Although there are valid reasons to remain neutral or to give clear signals to disgruntled Malaysians that foreign nation is not going to intervene in their domestic issues (such as in the case of Singapore suspending the work permits of Malaysian protesters demonstrating in Merlion Park14), I argue that this stance is dangerous as the world ought to be as concerned about the election fraud and outcome just like the discontented Malaysians. Malaysia is one of the few democratic nations in the Organisation of Islamic Cooperation (OIC), the international group second only to the United Nations. By turning a blind eye to this particular election outcome, foreign countries, especially those founded on democracy, indirectly send the signal that it is alright to compromise political belief as long as their countries’ interests are guarded. The other member states in OIC are either governed by authoritarianism or often experienced unfair elections. The Malaysia election incident may encourage similar incidents in the future, allowing election malpractices to propagate and bloom. Next, by accepting the election outcome at face value, foreign nations are also suggesting to their own citizens that civil rights are secondary to stability and self-vested interests. Undoubtedly, this may appeal to some citizens who feel that their governments should focus on domestic governance instead of intervening in international affairs. However, citizens should worry that other countries would behave the same way should similar incidents happen in their nations. Lastly, opposition rallies and dissatisfaction that are sprouting in Malaysia can clearly affects investors’ mood and disrupt productive work. Malaysia shares important trade relations in oil and tin with the world and also on agricultural produce with neighbouring nations. In addition, it is also the largest the Islamic banking and financial centre.15 Countries need to worry about the cost of public discontentment escalating into riots that can undermine trades.

Election frauds are not uncommon in today’s world and many people around the world have chosen not to take part in voting either for fear of security or due to their lack of confidence in the election process.16 However, Malaysia had a record turnout rate, showing that its people are yearning for the eradication of cronyism that has corrupt the nation. The enthusiasm of the Malaysians was perversely met with election fraud, which unsurprisingly, gave rise to widespread anger and protest movements in the nation. It is justified for the Malaysians to worry about the future developments in their nation and countries around the world ought to be as concerned as well. The election outcome may seem to offer political and economic stability but this is just but a temporary benefit. By condoning election fraud in Malaysia, a major Islamic country, democratic countries are sending a wrong signal to other Islamic states that they can turn a blind eye to abuse of civil rights as long as their interests are affected. This may give rise to a nonchalant attitude and come back to haunt the world should similar incidents happen in the future. Furthermore, dissatisfaction among the Malaysians may erupt into riots that can harm international trades considering Malaysia’s role as a major tin producer and Islamic banking centre. Mr Najid’s promise to reform the nation’s corrupt system and achieve a 1Malaysia goal is laudable. It seems likely that the claims of election fraud would be overturned and the BN would remain as the ruling party for the next five years. The opposition party should thus try to work with the BN to develop a truly diverse and multi-cultural Malaysian society but at the same time, try to use the next five years to grow as a stronger alternative to the BN. Likewise, foreign countries need to pay close attention to the BN’s governance and make use of teachable opportunities to remind the BN of their promise to their citizens. In this way, Malaysia can become a constructive Islamic partner to the world and demonstrate the possibility of a synergy between democracy  and the Islam religion.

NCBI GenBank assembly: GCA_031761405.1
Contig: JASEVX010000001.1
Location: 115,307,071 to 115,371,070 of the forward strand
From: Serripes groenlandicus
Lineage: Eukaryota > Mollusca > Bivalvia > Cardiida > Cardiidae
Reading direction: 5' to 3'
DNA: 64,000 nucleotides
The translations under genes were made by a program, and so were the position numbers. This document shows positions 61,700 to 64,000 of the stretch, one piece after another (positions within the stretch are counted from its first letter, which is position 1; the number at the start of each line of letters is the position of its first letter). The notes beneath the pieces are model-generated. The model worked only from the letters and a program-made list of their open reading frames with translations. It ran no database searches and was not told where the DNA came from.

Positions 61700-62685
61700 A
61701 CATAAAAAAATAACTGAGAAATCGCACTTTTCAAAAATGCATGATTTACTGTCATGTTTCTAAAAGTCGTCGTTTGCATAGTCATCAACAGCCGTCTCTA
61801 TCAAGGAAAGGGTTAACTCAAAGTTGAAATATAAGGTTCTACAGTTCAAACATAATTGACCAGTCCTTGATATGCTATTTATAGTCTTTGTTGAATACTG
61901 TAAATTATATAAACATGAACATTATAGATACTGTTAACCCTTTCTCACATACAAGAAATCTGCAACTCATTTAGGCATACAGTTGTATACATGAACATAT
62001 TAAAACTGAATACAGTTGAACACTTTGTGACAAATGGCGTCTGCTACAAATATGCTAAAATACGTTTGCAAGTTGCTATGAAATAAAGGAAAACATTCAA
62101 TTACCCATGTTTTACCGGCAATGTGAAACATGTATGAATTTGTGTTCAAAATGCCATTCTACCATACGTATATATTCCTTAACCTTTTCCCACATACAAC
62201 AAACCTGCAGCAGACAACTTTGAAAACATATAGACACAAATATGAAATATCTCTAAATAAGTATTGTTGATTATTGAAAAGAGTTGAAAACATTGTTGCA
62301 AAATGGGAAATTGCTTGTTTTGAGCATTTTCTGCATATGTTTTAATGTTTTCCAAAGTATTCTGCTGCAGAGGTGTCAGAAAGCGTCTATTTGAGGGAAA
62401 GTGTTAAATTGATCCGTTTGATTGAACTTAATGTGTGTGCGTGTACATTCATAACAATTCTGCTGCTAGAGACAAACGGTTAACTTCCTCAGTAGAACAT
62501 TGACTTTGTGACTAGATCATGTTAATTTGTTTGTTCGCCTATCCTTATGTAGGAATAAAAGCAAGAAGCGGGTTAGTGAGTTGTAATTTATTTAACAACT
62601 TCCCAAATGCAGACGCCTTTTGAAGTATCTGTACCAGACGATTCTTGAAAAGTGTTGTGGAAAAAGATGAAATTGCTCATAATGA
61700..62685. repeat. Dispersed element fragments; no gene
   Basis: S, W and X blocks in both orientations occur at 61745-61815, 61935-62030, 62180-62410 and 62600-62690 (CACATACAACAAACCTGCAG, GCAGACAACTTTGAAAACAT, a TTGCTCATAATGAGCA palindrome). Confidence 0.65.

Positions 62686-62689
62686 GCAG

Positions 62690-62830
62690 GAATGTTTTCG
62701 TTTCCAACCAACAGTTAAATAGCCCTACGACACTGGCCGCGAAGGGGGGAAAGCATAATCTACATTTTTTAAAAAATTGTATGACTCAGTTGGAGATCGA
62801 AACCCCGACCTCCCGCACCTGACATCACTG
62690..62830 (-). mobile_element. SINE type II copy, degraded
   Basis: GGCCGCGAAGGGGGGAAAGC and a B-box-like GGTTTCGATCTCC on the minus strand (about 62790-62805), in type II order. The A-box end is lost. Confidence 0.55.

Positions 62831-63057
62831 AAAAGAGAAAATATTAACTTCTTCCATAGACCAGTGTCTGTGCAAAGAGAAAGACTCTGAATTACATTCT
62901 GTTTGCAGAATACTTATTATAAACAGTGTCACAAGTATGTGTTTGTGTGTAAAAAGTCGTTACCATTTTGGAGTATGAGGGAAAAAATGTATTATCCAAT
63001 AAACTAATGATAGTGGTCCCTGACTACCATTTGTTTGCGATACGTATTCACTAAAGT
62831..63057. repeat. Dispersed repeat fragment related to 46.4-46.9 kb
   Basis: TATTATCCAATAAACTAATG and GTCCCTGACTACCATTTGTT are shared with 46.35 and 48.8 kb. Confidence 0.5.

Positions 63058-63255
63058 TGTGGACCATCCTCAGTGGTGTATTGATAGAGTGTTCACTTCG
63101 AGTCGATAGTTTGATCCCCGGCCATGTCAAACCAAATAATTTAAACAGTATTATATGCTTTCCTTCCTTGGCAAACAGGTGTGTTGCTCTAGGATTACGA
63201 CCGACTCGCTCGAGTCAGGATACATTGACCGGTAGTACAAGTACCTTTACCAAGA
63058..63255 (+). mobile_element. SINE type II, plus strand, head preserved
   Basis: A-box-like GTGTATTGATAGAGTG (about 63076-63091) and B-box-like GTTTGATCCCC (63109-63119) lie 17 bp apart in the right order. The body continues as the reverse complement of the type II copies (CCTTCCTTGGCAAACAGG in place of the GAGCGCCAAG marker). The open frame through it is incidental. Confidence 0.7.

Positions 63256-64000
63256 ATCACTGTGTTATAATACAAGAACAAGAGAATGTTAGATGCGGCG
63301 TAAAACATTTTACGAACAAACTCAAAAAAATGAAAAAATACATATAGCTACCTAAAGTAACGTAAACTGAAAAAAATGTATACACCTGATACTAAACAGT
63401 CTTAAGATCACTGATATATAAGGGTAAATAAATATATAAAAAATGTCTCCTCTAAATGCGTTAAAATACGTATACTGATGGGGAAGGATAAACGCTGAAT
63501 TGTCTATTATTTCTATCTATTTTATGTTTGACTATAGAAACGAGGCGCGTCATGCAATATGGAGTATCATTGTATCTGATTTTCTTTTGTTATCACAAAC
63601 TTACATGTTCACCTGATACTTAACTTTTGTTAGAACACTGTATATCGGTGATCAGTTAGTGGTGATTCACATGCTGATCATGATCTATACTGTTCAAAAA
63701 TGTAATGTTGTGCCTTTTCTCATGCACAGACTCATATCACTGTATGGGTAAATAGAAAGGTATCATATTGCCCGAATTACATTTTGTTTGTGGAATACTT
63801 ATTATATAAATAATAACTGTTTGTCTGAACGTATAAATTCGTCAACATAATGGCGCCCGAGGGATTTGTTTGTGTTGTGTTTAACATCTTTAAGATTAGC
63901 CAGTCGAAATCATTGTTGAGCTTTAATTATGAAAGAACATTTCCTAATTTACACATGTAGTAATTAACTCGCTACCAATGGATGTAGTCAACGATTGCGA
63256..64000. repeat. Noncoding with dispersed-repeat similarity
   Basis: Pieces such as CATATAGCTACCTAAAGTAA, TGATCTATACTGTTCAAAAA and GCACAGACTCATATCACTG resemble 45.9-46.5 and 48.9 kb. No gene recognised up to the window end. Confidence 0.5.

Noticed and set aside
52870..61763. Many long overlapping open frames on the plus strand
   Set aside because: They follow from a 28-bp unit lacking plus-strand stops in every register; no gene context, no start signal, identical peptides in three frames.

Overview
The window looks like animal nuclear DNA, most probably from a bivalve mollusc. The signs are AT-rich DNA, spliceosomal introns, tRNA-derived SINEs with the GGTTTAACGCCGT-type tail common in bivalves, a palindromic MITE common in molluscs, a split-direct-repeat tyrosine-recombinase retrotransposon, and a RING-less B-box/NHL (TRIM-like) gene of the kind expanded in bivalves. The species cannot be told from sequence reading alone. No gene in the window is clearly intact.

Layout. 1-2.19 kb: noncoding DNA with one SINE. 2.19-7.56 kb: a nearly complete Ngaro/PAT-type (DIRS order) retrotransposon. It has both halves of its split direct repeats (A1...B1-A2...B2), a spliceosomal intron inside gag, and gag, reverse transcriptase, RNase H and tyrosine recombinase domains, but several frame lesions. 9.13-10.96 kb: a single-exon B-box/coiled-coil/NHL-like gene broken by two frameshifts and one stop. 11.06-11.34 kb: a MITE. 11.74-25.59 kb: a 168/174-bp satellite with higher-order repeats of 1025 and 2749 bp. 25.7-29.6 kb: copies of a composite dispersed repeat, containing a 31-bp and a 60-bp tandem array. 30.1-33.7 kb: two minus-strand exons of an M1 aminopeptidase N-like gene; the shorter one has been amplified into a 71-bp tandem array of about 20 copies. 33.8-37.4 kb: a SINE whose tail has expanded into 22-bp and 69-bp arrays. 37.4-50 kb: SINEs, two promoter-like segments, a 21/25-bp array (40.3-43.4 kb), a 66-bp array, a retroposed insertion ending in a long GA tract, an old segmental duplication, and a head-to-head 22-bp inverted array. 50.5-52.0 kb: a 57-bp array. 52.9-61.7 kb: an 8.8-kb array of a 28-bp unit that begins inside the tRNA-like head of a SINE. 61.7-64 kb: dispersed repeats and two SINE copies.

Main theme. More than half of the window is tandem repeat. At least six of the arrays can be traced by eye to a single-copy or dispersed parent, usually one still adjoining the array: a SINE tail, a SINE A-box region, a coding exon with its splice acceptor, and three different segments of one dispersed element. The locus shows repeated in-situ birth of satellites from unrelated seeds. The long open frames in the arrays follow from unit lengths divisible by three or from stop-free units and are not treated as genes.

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12.  Maza C. (2012). "Egypt Presidential Election Results: Muslim Brotherhood Victory Forces Obama to Rethink U.S. Middle East Policy." Retrieved 15-6-2013, 2013, from http://www.policymic.com/articles/9705/egypt-presidential-election-results-muslim-brotherhood-victory-forces-obama-to-rethink-u-s-middle-east-policy.